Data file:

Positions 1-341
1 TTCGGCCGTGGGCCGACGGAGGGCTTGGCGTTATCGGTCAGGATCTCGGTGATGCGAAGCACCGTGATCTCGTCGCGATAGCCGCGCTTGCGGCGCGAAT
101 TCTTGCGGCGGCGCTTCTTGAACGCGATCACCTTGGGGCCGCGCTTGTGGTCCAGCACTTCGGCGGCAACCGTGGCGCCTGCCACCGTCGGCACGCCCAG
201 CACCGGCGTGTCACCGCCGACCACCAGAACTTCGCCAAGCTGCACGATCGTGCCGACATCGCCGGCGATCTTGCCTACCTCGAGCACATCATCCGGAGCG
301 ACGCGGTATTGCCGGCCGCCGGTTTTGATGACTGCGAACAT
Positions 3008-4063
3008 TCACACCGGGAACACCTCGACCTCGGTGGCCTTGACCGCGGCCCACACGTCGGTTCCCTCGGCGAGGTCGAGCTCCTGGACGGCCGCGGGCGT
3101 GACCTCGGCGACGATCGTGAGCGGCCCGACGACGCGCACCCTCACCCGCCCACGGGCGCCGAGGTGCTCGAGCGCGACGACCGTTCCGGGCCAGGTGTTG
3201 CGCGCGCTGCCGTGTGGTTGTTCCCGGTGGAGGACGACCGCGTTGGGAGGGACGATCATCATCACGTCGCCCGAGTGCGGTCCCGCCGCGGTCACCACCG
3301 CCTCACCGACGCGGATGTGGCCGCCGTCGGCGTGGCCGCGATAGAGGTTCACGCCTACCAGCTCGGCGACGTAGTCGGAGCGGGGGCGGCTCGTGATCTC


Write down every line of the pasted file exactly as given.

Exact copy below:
Positions 1-341
1 TTCGGCCGTGGGCCGACGGAGGGCTTGGCGTTATCGGTCAGGATCTCGGTGATGCGAAGCACCGTGATCTCGTCGCGATAGCCGCGCTTGCGGCGCGAAT
101 TCTTGCGGCGGCGCTTCTTGAACGCGATCACCTTGGGGCCGCGCTTGTGGTCCAGCACTTCGGCGGCAACCGTGGCGCCTGCCACCGTCGGCACGCCCAG
201 CACCGGCGTGTCACCGCCGACCACCAGAACTTCGCCAAGCTGCACGATCGTGCCGACATCGCCGGCGATCTTGCCTACCTCGAGCACATCATCCGGAGCG
301 ACGCGGTATTGCCGGCCGCCGGTTTTGATGACTGCGAACAT
Positions 3008-4063
3008 TCACACCGGGAACACCTCGACCTCGGTGGCCTTGACCGCGGCCCACACGTCGGTTCCCTCGGCGAGGTCGAGCTCCTGGACGGCCGCGGGCGT
3101 GACCTCGGCGACGATCGTGAGCGGCCCGACGACGCGCACCCTCACCCGCCCACGGGCGCCGAGGTGCTCGAGCGCGACGACCGTTCCGGGCCAGGTGTTG
3201 CGCGCGCTGCCGTGTGGTTGTTCCCGGTGGAGGACGACCGCGTTGGGAGGGACGATCATCATCACGTCGCCCGAGTGCGGTCCCGCCGCGGTCACCACCG
3301 CCTCACCGACGCGGATGTGGCCGCCGTCGGCGTGGCCGCGATAGAGGTTCACGCCTACCAGCTCGGCGACGTAGTCGGAGCGGGGGCGGCTCGTGATCTC